When Fifth District Judge Robert Lane announced the maximum sentence Tuesday of nearly 10 years for troubled Iraq War veteran Joseph Patrick Lamoureux, he was implying that in the real world of today's overcrowded prisons, minimum sentences turn out to be the maximums that many felons serve.

That's according to Nye County Chief Prosecutor Kirk Vitto who sought and was granted consecutive maximum terms for Lamoureux who agreed to plea guilty to two felonies -- battery and assault with a deadly weapon -- and a gross misdemeanor of discharging a weapon during a Sept. 19, 2008, shooting spree at Terrible's Lakeside RV Park in Pahrump that wounded sheriff's Deputy Eric Murphy.

"The judge was explaining that even if given the maximum of 22 years, he would probably serve substantially less based upon the information he has received from NDOC (Nevada Department of Corrections)," Vitto wrote in an e-mail Wednesday.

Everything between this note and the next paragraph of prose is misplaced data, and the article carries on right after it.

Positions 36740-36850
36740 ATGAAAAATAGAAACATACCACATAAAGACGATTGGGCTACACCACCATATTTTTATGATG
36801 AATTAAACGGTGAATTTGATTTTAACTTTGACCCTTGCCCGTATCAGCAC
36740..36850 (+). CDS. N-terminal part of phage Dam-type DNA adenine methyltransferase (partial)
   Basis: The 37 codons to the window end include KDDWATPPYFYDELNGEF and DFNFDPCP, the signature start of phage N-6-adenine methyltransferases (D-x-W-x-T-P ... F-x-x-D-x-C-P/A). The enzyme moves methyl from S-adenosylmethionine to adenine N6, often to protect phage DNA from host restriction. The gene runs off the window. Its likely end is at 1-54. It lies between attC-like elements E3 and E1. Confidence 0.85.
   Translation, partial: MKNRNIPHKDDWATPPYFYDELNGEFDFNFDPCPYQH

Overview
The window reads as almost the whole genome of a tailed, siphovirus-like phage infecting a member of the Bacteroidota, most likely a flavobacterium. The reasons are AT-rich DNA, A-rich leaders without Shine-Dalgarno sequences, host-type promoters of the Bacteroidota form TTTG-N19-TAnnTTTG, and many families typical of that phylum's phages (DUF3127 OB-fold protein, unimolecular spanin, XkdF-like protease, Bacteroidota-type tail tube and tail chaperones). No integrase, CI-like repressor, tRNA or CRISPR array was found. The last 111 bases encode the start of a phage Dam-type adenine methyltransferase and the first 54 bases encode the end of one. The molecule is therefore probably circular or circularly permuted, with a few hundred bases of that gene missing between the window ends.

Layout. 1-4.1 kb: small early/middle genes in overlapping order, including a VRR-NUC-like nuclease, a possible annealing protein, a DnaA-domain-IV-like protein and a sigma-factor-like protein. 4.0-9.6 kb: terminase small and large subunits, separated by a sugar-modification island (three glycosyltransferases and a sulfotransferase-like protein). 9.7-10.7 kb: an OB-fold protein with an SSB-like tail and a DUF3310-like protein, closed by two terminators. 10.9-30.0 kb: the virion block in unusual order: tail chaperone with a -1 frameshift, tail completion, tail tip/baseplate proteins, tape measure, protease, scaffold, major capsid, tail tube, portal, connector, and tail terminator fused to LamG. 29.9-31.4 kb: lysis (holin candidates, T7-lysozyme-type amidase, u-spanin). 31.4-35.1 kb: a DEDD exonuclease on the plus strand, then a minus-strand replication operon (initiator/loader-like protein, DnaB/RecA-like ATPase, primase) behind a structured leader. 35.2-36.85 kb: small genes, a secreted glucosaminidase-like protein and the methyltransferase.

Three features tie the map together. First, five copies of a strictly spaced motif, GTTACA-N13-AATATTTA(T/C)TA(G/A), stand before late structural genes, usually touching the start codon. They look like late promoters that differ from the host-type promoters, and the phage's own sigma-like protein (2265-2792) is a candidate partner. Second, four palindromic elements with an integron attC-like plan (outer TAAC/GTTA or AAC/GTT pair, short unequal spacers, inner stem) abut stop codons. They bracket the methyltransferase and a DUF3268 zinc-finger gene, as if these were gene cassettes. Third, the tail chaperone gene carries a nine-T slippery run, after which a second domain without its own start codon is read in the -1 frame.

(click below for entire article)"

Wednesday, February 16, 2011


By Keith Rogers
Posted: Feb. 15, 2011
4:20 p.m.
Updated: Feb. 16, 2011
7:36 a.m.

PAHRUMP -- Iraq war veteran Joseph Patrick "Pat" Lamoureux was sentenced Tuesday to up to 10 years in prison for a shooting spree that left him and a Nye County sheriff's deputy wounded.

District Judge Robert Lane said the claim by public defender Tom Gibson that the Sept. 19, 2008, spree by Lamoureux was sparked by a bout of post-traumatic stress disorder "lacks credibility." Gibson said the disorder was related to Lamoureux's war experience with a Las Vegas-based Army Reserve unit in 2003. Witnesses were divided on the issue.